Overwhelming septic infection with a multi-resistant Staphylococcus aureus (MRSA) after total knee replacement
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- Roth, A., Fuhrmann, R., Lange, M. et al. Arch Orthop Trauma Surg (2003) 123: 429. doi:10.1007/s00402-003-0535-7
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The incidence of early deep infection after arthroplasty of the knee is very low but could represent a serious future problem.
Material and methods
The authors report on a 71-year-old woman with gonarthritis who was supplied with a total knee endoprosthesis and developed a local infection followed by septic shock.
The infection was evidently caused by a multiresistant Staphylococcus aureus (Staph. aureus). The primary clinical signs closely resembled a necrotizing fasciitis. Systemic and local application of vancomycin led to an improvement of the symptoms at secondary sites, but only the amputation of the primarily infected leg was lifesaving.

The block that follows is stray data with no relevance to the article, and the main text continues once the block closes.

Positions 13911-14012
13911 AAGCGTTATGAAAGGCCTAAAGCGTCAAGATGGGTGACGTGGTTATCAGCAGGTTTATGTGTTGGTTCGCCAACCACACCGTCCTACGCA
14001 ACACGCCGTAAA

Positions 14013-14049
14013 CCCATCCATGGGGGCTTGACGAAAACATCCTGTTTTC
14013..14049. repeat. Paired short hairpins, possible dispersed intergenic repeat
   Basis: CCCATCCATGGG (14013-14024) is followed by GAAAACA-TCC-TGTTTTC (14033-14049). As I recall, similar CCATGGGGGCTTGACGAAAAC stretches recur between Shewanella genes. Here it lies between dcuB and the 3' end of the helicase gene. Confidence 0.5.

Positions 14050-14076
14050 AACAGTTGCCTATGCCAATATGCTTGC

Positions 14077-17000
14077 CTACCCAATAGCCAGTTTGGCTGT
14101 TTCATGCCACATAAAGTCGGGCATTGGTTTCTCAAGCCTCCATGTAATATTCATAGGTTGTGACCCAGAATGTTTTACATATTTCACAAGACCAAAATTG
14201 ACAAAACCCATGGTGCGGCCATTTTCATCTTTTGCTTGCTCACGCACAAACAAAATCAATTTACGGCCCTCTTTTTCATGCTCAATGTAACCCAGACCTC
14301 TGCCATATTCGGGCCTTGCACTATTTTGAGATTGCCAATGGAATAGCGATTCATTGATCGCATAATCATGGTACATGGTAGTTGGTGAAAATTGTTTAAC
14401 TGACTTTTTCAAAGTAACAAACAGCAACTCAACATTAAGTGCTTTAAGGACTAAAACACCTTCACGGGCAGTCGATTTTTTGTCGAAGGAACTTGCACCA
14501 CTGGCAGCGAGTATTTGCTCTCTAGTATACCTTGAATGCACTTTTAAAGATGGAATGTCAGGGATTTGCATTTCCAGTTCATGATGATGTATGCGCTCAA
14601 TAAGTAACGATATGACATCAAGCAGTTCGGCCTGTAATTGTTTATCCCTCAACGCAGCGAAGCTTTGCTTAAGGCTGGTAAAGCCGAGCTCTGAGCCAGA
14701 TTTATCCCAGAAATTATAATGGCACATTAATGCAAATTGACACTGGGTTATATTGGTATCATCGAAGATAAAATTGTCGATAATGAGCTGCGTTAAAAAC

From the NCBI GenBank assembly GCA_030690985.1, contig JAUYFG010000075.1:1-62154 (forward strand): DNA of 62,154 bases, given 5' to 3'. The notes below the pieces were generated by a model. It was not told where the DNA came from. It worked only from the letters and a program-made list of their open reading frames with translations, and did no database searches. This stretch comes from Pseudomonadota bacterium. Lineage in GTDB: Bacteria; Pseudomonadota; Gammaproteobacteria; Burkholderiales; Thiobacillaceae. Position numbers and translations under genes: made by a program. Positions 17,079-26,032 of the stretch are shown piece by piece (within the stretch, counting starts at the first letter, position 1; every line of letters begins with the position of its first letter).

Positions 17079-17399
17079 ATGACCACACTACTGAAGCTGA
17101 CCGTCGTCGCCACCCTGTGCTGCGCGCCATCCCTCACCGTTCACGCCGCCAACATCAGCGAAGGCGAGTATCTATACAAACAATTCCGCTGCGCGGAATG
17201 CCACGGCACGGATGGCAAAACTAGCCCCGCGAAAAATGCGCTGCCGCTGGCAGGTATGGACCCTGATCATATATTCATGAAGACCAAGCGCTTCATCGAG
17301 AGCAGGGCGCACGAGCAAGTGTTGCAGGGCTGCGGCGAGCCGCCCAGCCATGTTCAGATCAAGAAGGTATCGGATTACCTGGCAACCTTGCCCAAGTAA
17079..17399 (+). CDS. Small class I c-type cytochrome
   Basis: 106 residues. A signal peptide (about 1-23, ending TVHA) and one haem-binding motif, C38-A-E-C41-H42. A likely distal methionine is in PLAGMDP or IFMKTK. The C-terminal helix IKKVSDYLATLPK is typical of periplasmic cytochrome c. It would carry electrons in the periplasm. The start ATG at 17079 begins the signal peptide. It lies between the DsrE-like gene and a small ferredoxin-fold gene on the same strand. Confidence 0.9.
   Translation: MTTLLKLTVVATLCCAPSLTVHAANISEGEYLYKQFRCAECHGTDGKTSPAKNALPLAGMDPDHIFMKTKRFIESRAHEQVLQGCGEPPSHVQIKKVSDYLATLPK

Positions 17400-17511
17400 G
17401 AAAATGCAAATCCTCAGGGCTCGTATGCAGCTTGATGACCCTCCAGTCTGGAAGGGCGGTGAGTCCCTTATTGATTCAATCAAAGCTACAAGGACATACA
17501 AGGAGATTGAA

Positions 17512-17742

In order to prevent such events, the authors recommend a number of additional presurgical measures. Firstly, a swab from the nose and throat should be taken prior to an elective surgery in patients with elevated risk of immunodeficiency, for example in patients with diabetes. The diabetes should be adequately treated before an elective operation is undertaken. Secondly, an early punction of the knee joint should be carried out if there is any doubt regarding inflammation. Isolated infectious agents should be grounds for early revision, which should always be completed with a rinsing procedure and with adequate antibiotics. Immunotherapy should be taken into consideration. Antiepidemic measures are recommended in cases with known Staph. aureus.